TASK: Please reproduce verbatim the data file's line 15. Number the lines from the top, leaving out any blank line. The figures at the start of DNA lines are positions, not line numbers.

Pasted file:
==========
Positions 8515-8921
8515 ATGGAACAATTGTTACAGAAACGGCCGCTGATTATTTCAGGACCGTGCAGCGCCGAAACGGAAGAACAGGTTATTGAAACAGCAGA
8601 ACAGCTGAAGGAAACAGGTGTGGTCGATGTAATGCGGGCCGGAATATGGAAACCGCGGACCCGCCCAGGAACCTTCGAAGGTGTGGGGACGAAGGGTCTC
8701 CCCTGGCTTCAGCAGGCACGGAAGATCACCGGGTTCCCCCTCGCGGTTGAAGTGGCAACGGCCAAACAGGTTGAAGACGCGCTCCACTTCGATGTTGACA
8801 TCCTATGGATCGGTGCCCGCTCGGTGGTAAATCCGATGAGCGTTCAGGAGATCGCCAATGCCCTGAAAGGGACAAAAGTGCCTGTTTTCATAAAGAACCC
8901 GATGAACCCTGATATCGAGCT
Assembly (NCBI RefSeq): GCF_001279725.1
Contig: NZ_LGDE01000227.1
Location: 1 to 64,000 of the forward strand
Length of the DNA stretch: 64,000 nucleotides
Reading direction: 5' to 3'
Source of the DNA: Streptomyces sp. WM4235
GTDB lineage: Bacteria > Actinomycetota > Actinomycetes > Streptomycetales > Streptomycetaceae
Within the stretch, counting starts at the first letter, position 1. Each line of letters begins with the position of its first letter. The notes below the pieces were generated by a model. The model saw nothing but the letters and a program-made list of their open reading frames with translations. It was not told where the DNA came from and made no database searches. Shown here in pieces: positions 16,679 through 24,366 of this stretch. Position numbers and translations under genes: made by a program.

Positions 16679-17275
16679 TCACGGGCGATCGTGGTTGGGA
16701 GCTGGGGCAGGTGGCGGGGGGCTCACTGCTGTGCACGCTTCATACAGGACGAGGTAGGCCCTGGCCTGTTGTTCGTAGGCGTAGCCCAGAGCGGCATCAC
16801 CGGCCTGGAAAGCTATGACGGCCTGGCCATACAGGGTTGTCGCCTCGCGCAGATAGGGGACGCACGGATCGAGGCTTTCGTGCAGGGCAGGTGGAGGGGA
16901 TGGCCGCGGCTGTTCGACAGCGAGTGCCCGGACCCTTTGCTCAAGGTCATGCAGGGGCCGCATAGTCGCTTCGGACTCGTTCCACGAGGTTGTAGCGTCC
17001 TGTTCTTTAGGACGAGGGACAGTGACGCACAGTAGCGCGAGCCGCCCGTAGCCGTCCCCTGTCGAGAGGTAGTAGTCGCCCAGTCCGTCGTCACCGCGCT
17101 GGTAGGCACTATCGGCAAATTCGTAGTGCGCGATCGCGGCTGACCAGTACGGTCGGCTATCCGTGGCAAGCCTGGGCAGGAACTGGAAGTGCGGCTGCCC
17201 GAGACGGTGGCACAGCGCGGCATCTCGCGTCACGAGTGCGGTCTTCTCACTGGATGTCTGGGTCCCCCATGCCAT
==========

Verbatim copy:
Positions 16679-17275